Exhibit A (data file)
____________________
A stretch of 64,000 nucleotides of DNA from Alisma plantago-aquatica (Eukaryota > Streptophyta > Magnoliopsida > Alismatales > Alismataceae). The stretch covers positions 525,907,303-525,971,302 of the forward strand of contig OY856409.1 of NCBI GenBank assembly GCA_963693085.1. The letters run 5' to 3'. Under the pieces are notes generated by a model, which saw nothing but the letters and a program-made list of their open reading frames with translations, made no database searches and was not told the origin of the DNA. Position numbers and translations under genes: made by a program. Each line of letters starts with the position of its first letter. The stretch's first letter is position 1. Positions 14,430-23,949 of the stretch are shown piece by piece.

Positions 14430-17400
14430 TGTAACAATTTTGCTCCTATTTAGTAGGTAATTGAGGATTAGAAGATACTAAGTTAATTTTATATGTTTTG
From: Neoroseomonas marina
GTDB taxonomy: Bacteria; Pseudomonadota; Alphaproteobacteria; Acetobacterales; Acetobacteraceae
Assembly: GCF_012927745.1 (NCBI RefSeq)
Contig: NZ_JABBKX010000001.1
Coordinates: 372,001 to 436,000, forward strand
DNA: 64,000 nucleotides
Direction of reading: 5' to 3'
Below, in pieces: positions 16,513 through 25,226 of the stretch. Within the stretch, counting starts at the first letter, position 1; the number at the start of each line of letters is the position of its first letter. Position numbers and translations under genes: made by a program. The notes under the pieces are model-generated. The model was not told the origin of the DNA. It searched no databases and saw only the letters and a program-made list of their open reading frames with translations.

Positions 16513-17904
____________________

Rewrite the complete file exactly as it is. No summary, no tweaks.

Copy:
A stretch of 64,000 nucleotides of DNA from Alisma plantago-aquatica (Eukaryota > Streptophyta > Magnoliopsida > Alismatales > Alismataceae). The stretch covers positions 525,907,303-525,971,302 of the forward strand of contig OY856409.1 of NCBI GenBank assembly GCA_963693085.1. The letters run 5' to 3'. Under the pieces are notes generated by a model, which saw nothing but the letters and a program-made list of their open reading frames with translations, made no database searches and was not told the origin of the DNA. Position numbers and translations under genes: made by a program. Each line of letters starts with the position of its first letter. The stretch's first letter is position 1. Positions 14,430-23,949 of the stretch are shown piece by piece.

Positions 14430-17400
14430 TGTAACAATTTTGCTCCTATTTAGTAGGTAATTGAGGATTAGAAGATACTAAGTTAATTTTATATGTTTTG
From: Neoroseomonas marina
GTDB taxonomy: Bacteria; Pseudomonadota; Alphaproteobacteria; Acetobacterales; Acetobacteraceae
Assembly: GCF_012927745.1 (NCBI RefSeq)
Contig: NZ_JABBKX010000001.1
Coordinates: 372,001 to 436,000, forward strand
DNA: 64,000 nucleotides
Direction of reading: 5' to 3'
Below, in pieces: positions 16,513 through 25,226 of the stretch. Within the stretch, counting starts at the first letter, position 1; the number at the start of each line of letters is the position of its first letter. Position numbers and translations under genes: made by a program. The notes under the pieces are model-generated. The model was not told the origin of the DNA. It searched no databases and saw only the letters and a program-made list of their open reading frames with translations.

Positions 16513-17904